ALMOST 300 water voles have been released into the wild as a project to strengthen their numbers in the region continues.

Voles bred in captivity from individuals captured in the Pennines, North Yorkshire and Scotland, were put into streams flowing into the east end of Kielder Reservoir, by the Restoring Ratty water vole reintroduction project.

The sixth release of 284 animals, takes the number released to 1,489 since June 2017.

Now in its fourth year, Restoring Ratty is a five-year partnership project between Kielder Water and Forest Park, Northumberland Wildlife Trust, Forestry England and Tyne Rivers Trust.

The project is committed to the reintroduction of water voles to the Kielder area of Northumberland, and is funded with a grant of £421,000 from The National Heritage Lottery Fund.

All signs indicate that water voles released in 2017 and 2018 are thriving well as they are known to have bred, spread and formed populations several kilometres away from their release sites. A final release is planned in June 2020.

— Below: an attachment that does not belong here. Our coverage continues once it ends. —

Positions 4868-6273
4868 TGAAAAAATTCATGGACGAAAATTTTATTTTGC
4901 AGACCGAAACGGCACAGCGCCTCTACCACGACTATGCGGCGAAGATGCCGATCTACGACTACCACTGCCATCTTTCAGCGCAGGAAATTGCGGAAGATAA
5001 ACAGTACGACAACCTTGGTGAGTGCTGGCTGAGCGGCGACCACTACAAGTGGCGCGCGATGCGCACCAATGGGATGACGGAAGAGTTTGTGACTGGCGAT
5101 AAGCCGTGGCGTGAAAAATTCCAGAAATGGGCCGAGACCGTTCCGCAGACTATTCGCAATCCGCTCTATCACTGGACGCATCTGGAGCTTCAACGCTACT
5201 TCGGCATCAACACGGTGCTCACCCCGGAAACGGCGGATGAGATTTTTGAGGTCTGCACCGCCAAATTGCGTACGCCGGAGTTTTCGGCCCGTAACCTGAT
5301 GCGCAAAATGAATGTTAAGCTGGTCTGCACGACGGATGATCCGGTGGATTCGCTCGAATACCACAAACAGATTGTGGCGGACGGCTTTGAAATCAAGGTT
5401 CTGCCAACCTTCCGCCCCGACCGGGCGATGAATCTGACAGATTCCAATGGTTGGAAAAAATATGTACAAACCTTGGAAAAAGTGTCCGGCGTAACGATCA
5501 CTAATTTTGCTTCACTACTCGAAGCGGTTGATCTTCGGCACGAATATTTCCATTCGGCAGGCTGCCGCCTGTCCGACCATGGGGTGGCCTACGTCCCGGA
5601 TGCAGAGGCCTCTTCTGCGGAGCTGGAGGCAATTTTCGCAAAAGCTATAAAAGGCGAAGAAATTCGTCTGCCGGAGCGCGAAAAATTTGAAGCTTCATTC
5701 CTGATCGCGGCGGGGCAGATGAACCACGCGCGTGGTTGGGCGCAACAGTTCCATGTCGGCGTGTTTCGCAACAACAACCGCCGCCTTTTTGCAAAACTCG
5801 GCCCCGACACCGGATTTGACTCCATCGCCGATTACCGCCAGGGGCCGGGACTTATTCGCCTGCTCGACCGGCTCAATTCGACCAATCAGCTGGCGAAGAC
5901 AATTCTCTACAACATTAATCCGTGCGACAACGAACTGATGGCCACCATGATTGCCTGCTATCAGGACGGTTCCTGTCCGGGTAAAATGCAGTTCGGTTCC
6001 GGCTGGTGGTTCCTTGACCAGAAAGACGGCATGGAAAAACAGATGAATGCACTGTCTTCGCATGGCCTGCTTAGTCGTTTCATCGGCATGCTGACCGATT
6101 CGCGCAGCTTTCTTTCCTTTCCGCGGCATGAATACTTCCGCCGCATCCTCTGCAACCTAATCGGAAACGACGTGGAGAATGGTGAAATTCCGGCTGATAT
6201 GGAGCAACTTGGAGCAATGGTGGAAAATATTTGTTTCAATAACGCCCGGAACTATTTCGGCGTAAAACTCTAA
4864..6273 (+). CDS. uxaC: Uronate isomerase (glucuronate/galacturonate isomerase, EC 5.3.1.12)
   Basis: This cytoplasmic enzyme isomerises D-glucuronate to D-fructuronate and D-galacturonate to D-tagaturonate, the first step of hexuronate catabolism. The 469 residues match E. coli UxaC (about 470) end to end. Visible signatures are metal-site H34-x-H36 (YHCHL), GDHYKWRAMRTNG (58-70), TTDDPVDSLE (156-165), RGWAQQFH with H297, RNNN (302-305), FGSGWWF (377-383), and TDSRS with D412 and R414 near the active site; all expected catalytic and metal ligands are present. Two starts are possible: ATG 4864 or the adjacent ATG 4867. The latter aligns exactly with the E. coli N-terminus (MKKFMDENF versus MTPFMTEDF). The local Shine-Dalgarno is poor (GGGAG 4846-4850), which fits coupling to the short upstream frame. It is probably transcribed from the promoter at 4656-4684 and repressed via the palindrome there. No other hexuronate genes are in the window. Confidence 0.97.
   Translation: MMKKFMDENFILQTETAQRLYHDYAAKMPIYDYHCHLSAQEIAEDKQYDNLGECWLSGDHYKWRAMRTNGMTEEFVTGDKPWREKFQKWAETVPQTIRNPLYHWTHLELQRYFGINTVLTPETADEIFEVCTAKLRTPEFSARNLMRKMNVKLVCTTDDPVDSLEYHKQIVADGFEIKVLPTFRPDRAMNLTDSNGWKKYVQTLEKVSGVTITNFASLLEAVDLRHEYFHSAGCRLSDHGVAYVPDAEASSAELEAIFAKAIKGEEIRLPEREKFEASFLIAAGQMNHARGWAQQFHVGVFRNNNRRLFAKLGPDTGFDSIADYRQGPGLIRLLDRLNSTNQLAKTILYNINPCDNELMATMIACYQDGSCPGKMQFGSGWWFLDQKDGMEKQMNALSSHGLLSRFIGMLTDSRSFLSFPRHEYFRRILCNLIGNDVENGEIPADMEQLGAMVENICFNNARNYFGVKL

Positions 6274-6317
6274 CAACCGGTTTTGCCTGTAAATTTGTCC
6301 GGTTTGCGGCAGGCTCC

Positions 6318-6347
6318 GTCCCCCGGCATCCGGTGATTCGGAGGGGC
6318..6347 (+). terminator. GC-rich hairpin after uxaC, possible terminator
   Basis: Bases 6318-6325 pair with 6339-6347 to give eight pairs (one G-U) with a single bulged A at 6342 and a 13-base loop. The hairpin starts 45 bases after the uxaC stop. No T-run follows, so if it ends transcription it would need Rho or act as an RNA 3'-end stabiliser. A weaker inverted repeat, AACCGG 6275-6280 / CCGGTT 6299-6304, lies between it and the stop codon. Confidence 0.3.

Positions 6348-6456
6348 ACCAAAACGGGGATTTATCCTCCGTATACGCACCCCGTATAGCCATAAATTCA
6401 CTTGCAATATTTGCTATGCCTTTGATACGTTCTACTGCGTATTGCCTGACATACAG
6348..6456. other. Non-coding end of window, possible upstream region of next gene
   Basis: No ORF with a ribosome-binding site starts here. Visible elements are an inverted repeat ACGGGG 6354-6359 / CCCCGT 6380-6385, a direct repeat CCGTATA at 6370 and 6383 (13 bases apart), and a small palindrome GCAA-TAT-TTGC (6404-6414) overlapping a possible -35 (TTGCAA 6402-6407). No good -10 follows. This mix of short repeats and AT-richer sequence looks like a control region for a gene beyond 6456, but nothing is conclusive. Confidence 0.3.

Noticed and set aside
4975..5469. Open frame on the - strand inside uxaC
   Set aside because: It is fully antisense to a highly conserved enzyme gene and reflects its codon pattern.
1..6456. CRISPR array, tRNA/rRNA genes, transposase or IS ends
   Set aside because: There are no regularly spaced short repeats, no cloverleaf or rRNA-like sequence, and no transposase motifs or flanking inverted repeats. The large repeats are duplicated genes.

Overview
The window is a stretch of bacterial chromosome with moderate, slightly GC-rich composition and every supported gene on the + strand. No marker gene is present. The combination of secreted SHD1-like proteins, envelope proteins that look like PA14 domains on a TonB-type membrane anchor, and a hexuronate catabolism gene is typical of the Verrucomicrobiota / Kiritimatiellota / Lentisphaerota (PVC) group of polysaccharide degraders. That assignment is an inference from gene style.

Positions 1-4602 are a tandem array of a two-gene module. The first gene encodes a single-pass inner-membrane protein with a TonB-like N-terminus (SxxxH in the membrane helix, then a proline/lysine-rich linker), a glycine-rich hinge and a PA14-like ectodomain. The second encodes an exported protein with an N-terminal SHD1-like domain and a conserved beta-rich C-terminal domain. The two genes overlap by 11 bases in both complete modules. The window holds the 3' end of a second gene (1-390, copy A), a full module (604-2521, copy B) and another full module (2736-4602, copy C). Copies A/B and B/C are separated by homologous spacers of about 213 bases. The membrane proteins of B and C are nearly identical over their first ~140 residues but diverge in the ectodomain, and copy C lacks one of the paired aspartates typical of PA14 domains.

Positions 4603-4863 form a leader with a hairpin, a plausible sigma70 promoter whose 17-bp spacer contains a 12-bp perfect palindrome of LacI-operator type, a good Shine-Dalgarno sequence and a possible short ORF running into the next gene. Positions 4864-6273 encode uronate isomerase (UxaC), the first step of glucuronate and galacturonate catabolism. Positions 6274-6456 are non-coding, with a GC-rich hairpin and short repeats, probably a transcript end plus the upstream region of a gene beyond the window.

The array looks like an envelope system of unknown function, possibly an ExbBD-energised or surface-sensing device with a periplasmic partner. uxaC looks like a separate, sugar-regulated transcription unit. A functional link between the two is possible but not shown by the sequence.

The team hopes to increase awareness of mink and water voles with landowners down the North Tyne Valley to allow its members to gain a better idea of mink locations in the wider area and to ensure the threat to water voles from mink is minimal.

Graham Holyoak, Restoring Ratty Project Officer said: “Over the past couple of years we have learnt so much about water voles from the past five releases.

“The Restoring Ratty project is a wonderful project to be involved with and it would not have been possible without support from National Lottery players.

"We all sincerely hope the voles will continue breeding well and spread throughout Kielder Water & Forest Park and eventually down the North Tyne Valley.”